The way we look at water systems has continually evolved across generations. Before, water bodies like seas and rivers are viewed based on how they connect two places in a way that enables trading. Now, we look at waters as areas of separations, such as how humans use them as channels of dirt and waste and how we separate ourselves from engaging with them. We look at them based on depths, rather than their ability to bridge human life to other forms of life that live in these natural ecosystems.

We need to change this mindset that perpetuates disregard to our environment. If we look at water systems as equally connected to our lives, we’re more likely able to develop an affinity to be more responsible in respecting them.

Today, the Pasig Ferry is back in operation. Gone are the days when we used to appreciate the beauty of the river as it slowly glides through pristine waters. The colorful light reflections in the water produced by clubs and bars surrounding the river are clear manifestations of how far we are from innocent memories of historical purity that we once had. And when the daylight shines, the night-lights slowly fade away and are replaced by dark waters that symbolize how grave our abuses were, when we could have had all the chance to live while protecting our nature altogether.

Pasig River is dying. But our symbolic river represents the way we treat our water systems, our efforts to fight for their conservation and our accountability to admit that we have an obligation to protect our environment. If we fail to see a clean Pasig River in our lifetime, should that mean that we stop trying to save the river and other water systems altogether?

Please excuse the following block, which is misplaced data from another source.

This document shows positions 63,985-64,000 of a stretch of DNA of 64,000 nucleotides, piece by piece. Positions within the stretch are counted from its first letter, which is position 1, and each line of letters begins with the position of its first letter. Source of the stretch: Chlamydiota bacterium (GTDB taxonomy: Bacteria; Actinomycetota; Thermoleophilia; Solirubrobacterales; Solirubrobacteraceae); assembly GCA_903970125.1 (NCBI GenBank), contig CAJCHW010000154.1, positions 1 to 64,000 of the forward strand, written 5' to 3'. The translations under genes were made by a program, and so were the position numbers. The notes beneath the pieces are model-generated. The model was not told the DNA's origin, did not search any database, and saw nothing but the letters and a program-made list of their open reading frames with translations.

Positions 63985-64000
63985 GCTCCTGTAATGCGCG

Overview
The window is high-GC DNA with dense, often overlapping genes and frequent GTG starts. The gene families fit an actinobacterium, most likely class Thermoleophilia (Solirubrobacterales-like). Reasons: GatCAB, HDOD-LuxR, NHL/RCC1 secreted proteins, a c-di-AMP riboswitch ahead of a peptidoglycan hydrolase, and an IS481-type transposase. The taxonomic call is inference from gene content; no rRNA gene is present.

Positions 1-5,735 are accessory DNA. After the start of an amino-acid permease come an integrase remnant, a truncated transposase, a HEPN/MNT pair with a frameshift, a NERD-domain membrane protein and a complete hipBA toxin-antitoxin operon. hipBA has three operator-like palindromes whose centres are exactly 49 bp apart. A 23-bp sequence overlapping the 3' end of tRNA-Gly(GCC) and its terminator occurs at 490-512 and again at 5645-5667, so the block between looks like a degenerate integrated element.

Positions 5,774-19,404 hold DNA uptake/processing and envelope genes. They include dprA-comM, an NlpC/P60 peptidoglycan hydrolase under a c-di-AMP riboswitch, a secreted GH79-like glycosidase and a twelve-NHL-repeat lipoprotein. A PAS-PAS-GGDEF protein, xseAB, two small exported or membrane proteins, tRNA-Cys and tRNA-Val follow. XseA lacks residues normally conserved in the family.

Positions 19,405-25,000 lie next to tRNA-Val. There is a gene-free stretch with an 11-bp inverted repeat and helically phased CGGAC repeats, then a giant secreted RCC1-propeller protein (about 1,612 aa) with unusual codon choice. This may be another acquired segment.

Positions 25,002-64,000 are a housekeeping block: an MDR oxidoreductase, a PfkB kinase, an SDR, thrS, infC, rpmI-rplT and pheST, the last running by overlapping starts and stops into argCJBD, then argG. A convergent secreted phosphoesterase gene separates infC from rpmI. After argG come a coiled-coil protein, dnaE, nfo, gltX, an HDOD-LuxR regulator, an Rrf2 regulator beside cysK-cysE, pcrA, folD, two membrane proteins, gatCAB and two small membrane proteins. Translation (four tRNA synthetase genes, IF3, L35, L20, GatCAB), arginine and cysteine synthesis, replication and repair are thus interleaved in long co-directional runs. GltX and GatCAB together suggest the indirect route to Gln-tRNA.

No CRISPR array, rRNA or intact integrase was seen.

This is the theme in the recent Sustainability Collaboration Meeting on Wastewater by the Philippine Business for the Environment (PBE). 11 representatives from different companies synergized for a collaborative effort in improving wastewater management in Manila. Some of the issues raised in the event are lack of public awareness and education, high cost of equipment, unclear and outdated public policies and poor enforcement and monitoring scheme. The participants then proposed solutions that would co-opt these issues, given the resources that these companies have. The activity is a close reflection to what Mattie Stepanek once said, that ‘when there is teamwork and collaboration, wonderful things can be achieved’. And it still holds true today.

Indeed, a multi-faceted approach is necessary to revive the beauty and life of our water systems.  The clear difference now is we’re not just looking at beauty based on the end result, but we’re looking at the beauty of human kind being ‘environmental stewards’ themselves in protecting the environment.

For every sweat that we spare, we give possibilities to fill a bucket of hope, that maybe one day, our world will once again see the beauty of the water systems that we once had. It’s one step at a time.

It’s important for us to acknowledge that global apathy remains to be the biggest issue that we are facing today. And if we slowly trudge the right path, sure we will have a future that will reap the fruits of what we’re all sweating for. Maybe not in this lifetime, but at least there, we did our own share of protecting the Earth - our home. Because if it’s not us, who will?